The area we cover in JEEP SAFARI through the ravines Starts with visiting the Shergarh fort. Through the small muddy tracks among the ravines and along the banks of the river, we explore village life through small villages hidden deep into the ravines along the Chambal river. Life is full of hardships as the land available for agriculture is scares. 05 hours safari programme which covers Shergarh fort, Talab e shahi, Nadi Ka tal, Van Vihar and a glimpse into Chambal ravines and village life (visiting Gama village and banks of Chambal)
Gharials are bred in captivity here and they are generally grown for two to three years and average about one metro in length, when released. In December 2010, the then Indian Minister for Environment and Forests, Jairam Ramesh, announced the formation of a National Tri-State Chambal Sanctuary Management and Coordination Committee for gharial conservation on 1,600 km2 (620 sq mi) of the National Chambal Sanctuary along the Chambal. The committee plans strategies for protection of gharials and their habitat, involving further research on gharial ecology .
Muchchhkund is about 4 km from the town of Dholpur. It is an ancient sacred place. It commands a picturesque view. The place is named after Raja Muchchhkund, the 24th of the Suryavanshi Dynasty (the solar race) who is said to have reigned nineteen generations before Lord Ram. According to legend, Raja Muchchhkund was sleeping here when demon Kaal Yaman (while pursuing lord Krishna) accidentally woke him up. The demon Kaal Yaman was burnt to ashes because of a divine blessing to Raja Muchchhkund. It is now a sacred place for pilgrims.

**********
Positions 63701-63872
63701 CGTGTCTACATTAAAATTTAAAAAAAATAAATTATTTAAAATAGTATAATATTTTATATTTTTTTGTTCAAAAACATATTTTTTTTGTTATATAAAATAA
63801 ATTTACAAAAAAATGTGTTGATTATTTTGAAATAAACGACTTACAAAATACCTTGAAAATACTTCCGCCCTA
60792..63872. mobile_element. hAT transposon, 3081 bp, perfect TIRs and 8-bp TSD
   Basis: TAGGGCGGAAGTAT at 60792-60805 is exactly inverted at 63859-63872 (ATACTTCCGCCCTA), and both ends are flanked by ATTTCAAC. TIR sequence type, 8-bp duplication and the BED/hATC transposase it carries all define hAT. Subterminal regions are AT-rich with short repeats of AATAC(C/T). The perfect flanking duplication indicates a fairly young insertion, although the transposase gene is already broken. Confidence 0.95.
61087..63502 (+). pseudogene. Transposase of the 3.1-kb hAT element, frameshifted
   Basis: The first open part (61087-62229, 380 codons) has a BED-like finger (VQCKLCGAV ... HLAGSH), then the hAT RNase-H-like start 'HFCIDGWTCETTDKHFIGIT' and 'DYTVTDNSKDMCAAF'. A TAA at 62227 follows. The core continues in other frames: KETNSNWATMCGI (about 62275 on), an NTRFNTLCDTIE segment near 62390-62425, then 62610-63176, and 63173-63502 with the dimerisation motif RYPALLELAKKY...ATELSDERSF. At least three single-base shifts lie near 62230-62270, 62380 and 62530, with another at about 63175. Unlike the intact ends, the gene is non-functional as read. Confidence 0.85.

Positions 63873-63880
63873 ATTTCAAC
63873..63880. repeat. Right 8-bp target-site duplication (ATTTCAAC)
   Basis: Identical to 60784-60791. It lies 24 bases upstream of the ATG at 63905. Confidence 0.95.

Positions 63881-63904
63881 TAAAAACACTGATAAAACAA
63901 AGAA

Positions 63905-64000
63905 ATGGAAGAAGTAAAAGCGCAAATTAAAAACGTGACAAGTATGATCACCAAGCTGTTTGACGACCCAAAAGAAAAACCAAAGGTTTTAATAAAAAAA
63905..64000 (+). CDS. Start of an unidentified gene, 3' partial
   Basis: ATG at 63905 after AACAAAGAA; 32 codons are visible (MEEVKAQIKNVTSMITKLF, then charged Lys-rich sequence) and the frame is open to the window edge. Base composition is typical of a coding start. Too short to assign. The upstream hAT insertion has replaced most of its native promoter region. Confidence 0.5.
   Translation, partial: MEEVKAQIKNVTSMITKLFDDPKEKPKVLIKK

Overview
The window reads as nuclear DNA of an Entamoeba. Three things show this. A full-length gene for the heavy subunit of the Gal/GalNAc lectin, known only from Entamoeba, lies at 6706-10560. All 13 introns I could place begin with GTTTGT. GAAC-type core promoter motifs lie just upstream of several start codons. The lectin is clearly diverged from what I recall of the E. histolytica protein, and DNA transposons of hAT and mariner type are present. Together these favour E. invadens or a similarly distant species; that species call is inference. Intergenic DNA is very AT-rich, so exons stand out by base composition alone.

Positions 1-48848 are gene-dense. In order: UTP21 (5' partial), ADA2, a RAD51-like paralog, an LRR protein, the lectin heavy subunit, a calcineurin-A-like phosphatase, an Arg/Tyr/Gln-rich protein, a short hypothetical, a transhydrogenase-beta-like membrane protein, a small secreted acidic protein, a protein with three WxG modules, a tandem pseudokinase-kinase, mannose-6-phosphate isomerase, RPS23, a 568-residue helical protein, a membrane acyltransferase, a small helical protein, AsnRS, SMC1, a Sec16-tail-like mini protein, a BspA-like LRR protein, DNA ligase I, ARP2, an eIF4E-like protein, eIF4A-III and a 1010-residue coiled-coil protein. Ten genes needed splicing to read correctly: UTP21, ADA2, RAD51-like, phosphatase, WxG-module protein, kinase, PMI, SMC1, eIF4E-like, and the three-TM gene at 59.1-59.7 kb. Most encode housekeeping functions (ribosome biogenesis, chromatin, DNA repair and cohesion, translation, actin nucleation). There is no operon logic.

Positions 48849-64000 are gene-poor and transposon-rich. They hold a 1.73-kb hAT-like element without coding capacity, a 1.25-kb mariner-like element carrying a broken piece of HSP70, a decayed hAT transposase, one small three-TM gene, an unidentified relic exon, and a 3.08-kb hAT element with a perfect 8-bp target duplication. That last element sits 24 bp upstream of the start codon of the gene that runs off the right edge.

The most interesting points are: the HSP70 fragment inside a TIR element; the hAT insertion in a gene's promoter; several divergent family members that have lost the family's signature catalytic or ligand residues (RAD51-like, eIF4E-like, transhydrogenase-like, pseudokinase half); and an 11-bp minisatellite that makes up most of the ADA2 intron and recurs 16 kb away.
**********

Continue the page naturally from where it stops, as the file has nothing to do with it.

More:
27 kilometres from Dholpur (and 5 kilometers from Bari) is a picturesque lake called Talab Shahi. The lake and the palace were built in 1617 A.D. as a shooting lodge for Prince Shah Jahan. The palace and the lake were later maintained by the ruler of Dholpur. The lake attracts a large number of winter migratory fowl such as pintail, shoveller, red crested pochard, common pochard, tufted duck, garganey teal, wigeon and fadwall.
This temple was built in the 18th century. It is the oldest Shiv Temple in Dholpur. In the month of march on the occasion of Maha shiv Ratri this temple is full of pilgrims and devotees of lord Shiv. On Mondays much crowd come here to pay their offerings and prayers because Monday is considered as a day of lord Shiv according to the Hindu mythology. It is just 1/2 km from Dholpur new Bus stand so is at just a stone's throw distance from bus stand and you can also hire a rickshaw to reach the temple. This ancient temple boasts of great architectural beauty.
It is an old fort of historic importance, located toward the south of Dholpur tower. This monument was built by Sher Shah Suri on the site of an earlier Hindu fortress.
Van Vihar, an old wildlife reserve of the rulers of Dholpur is spread over an area of 59.86 km2 over Vindhyan Plateau.
The cluster of temples is spread over an area of 10 hectares in the ravines of Chambal. 40 Kms from Dholpur, 25 km from Morena town, is an archaeological site comprising about 200 ancient shrines This site is located on the north-western slope of a range of hills near Padavali, a village about 40 km from Gwalior. The shrines in Bateshwar complex are dedicated mostly to Shiva and a few to Vishnu. The temples are made of sandstone and belong to the 8 - 10th century They were built during the reign of GURJAR Pratihar Dynasty, 300 years before the famous Khajuraho Temples were built.